Plant for Wildlife
(Where They Fill Up)
We all love hummingbirds! These adroit creatures are a marvel to watch; their masterful hover and dive displays, the way they finesse the nectar from tubular flowers, and their penchant for dive-bombing people wearing red outfits is truly endearing. In our area, the two main species are the rufous hummingbird (migratory) and Anna’s hummingbird (year-round resident).
Observing these tiny, acrobatic creatures at a hummingbird feeder is a joy. But hummingbirds cannot live on sugar-water alone. They need insects to supply them with vitamins, minerals, and amino acids. And they need natural fuel – flower nectar. Lots of it.
To attract hummingbirds to your garden and keep them visiting, you can plant a year-round succession of suitable flowers in your garden. Natives are ideal – but many natives have a short flowering period, so you might need a few acres.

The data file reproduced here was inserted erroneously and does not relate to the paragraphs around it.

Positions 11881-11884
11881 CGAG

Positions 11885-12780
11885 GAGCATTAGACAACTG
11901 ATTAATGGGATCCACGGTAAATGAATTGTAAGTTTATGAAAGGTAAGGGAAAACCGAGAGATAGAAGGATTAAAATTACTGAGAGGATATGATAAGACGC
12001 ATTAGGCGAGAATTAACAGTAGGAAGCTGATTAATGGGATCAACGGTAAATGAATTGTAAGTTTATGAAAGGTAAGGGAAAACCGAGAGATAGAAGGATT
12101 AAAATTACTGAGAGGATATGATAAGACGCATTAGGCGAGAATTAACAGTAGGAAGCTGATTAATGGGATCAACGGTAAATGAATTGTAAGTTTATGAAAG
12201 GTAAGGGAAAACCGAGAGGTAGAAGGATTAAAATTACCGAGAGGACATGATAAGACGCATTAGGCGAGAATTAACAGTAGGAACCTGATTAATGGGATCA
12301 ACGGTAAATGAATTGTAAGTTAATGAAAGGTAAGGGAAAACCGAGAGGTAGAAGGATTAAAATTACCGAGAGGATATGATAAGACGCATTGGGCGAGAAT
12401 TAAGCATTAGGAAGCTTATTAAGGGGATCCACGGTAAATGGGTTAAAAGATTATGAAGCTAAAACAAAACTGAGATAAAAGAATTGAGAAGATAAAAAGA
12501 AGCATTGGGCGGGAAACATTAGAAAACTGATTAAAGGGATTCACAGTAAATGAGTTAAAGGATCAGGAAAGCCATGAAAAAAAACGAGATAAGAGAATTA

Or, you can plant a group of long-flowering perennials to fuel hummingbirds continuously from late spring through late fall and beyond. And while red is supposed to attract hummers best, they seem just as attracted to blue, yellow, white or any other flower color if it is rich in nectar.
My five favorite, long-flowering hummingbird plants that thrive in the Portland area are Cape fuchsia (Phygelius), hardy fuchsia (Fuchsia), flowering maple (Abutilon), mint hyssop (Agastache), and salvia (Salvia). These perennial plants flower non-stop from late spring to first frost and sometimes beyond. Yet each is so beautiful that it’s worth growing even if it weren’t a fantastic hummer pit-stop. Plant them and the hummers will come.
Phygelius ‘Moonraker’- sun to pt shade, unfussy about soil
Fuchsia magellanica ‘Riccartonii’ – sun to shade, unfussy about soil
Agastache ‘Apricot Sunrise’- full sun, very well-draining soil
Salvia guaranitica; Salvia greggii ‘Lipstick’ – full sun, well-draining soil
Abutilon megapotamicum ‘Red’ – full sun to pt shade, well-draining soil